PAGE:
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This article is for investors who would like to improve their understanding of price to earnings ratios (P/E ratios). We'll apply a basic P/E ratio analysis to Powerbridge Technologies Co., Ltd.'s (NASDAQ:PBTS), to help you decide if the stock is worth further research. Based on the last twelve months, Powerbridge Technologies's P/E ratio is 15.99. That corresponds to an earnings yield of approximately 6.3%.
How Do You Calculate A P/E Ratio?
The formula for price to earnings is:
Price to Earnings Ratio = Price per Share ÷ Earnings per Share (EPS)
Or for Powerbridge Technologies:
P/E of 15.99 = $3.58 ÷ $0.22 (Based on the trailing twelve months to December 2018.)
Is A High Price-to-Earnings Ratio Good?
The higher the P/E ratio, the higher the price tag of a business, relative to its trailing earnings. All else being equal, it's better to pay a low price -- but as Warren Buffett said, 'It's far better to buy a wonderful company at a fair price than a fair company at a wonderful price.'
How Growth Rates Impact P/E Ratios
Companies that shrink earnings per share quickly will rapidly decrease the 'E' in the equation. Therefore, even if you pay a low multiple of earnings now, that multiple will become higher in the future. Then, a higher P/E might scare off shareholders, pushing the share price down.
Powerbridge Technologies saw earnings per share decrease by 61% last year. And EPS is down 15% a year, over the last 5 years. This growth rate might warrant a below average P/E ratio.
How Does Powerbridge Technologies's P/E Ratio Compare To Its Peers?
The P/E ratio indicates whether the market has higher or lower expectations of a company. We can see in the image below that the average P/E (51.5) for companies in the software industry is higher than Powerbridge Technologies's P/E.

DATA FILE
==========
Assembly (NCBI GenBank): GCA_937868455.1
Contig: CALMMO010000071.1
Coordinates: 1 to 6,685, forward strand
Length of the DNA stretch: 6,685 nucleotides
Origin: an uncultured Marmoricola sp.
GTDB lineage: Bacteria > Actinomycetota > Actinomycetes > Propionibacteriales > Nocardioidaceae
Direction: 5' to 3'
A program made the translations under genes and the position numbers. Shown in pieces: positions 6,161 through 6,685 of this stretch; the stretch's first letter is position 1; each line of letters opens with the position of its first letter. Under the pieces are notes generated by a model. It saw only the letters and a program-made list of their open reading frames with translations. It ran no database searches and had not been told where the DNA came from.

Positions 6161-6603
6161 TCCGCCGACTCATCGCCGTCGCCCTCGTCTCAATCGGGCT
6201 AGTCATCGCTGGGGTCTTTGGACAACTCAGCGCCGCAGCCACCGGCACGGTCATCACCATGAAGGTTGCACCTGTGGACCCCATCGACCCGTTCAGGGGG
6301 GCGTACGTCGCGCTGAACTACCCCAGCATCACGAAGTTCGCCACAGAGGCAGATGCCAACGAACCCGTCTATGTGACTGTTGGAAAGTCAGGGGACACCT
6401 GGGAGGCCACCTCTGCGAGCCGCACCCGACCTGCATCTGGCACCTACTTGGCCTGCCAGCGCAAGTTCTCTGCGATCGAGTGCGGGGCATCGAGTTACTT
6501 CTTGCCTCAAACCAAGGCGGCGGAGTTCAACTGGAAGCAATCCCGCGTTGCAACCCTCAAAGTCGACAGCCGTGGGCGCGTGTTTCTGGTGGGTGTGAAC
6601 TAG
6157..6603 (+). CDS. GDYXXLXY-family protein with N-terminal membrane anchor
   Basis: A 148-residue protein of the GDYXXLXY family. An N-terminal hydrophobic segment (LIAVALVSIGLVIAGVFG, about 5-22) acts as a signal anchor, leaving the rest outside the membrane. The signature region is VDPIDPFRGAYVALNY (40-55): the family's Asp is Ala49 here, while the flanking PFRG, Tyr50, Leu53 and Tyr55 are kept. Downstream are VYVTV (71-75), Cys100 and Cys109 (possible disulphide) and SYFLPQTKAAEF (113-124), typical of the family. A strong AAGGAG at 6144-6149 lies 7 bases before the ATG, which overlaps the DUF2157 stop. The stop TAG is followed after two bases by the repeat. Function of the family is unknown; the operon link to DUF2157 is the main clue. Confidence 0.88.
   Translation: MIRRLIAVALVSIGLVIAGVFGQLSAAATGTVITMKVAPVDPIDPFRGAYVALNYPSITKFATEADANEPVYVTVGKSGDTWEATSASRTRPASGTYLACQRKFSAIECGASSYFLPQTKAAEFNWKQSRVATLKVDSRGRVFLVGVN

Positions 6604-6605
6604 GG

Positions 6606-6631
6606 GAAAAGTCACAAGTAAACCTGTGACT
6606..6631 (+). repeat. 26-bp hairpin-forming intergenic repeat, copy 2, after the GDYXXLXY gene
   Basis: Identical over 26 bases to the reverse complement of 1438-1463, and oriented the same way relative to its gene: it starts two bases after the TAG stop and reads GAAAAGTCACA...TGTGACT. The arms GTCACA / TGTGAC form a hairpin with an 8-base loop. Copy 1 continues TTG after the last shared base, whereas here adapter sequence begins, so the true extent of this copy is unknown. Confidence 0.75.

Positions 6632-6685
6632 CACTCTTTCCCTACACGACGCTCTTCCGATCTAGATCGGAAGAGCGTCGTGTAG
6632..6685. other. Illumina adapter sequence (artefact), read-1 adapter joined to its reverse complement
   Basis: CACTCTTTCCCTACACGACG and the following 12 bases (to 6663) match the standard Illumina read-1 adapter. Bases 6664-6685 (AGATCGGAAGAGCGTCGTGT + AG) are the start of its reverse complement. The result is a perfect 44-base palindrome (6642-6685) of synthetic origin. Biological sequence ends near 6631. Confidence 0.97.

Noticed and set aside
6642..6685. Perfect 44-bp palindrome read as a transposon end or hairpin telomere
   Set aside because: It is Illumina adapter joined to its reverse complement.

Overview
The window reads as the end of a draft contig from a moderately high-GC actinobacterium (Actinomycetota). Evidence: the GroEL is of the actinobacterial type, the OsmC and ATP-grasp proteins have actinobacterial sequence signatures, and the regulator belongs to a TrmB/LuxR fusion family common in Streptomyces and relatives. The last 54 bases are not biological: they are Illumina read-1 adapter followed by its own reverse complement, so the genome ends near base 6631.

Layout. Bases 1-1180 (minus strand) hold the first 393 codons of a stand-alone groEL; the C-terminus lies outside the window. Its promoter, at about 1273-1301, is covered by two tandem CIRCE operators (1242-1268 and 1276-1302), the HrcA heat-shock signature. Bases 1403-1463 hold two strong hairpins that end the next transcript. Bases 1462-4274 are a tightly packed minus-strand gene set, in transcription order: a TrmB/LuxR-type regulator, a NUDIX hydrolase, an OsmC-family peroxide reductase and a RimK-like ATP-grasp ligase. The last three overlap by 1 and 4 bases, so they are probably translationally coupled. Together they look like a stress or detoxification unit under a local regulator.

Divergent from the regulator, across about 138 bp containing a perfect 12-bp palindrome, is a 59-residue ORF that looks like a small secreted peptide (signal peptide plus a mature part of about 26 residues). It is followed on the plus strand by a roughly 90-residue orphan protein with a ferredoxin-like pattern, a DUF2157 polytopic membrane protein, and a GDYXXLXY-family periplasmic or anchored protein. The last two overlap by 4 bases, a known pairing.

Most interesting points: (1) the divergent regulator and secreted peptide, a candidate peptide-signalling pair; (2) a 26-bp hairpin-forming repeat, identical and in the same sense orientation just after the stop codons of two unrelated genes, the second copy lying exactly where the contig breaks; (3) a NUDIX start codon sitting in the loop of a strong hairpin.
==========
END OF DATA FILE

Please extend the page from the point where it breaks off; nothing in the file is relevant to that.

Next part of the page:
Powerbridge Technologies's P/E tells us that market participants think it will not fare as well as its peers in the same industry. Since the market seems unimpressed with Powerbridge Technologies, it's quite possible it could surprise on the upside. If you consider the stock interesting, further research is recommended. For example, I often monitor director buying and selling.
A Limitation: P/E Ratios Ignore Debt and Cash In The Bank
It's important to note that the P/E ratio considers the market capitalization, not the enterprise value. That means it doesn't take debt or cash into account. The exact same company would hypothetically deserve a higher P/E ratio if it had a strong balance sheet, than if it had a weak one with lots of debt, because a cashed up company can spend on growth.
While growth expenditure doesn't always pay off, the point is that it is a good option to have; but one that the P/E ratio ignores.
So What Does Powerbridge Technologies's Balance Sheet Tell Us?
The extra options and safety that comes with Powerbridge Technologies's US$2.8m net cash position means that it deserves a higher P/E than it would if it had a lot of net debt.
The Verdict On Powerbridge Technologies's P/E Ratio
Powerbridge Technologies's P/E is 16 which is below average (18.1) in the US market. Falling earnings per share are likely to be keeping potential buyers away, the relatively strong balance sheet will allow the company time to invest in growth. If it achieves that, then there's real potential that the low P/E could eventually indicate undervaluation.
Investors should be looking to buy stocks that the market is wrong about. If it is underestimating a company, investors can make money by buying and holding the shares until the market corrects itself. So this free report on the analyst consensus forecasts could help you make a master move on this stock.
But note: Powerbridge Technologies may not be the best stock to buy. So take a peek at this free list of interesting companies with strong recent earnings growth (and a P/E ratio below 20).
We aim to bring you long-term focused research analysis driven by fundamental data. Note that our analysis may not factor in the latest price-sensitive company announcements or qualitative material.
If you spot an error that warrants correction, please contact the editor at email@example.com. This article by Simply Wall St is general in nature. It does not constitute a recommendation to buy or sell any stock, and does not take account of your objectives, or your financial situation. Simply Wall St has no position in the stocks mentioned. Thank you for reading.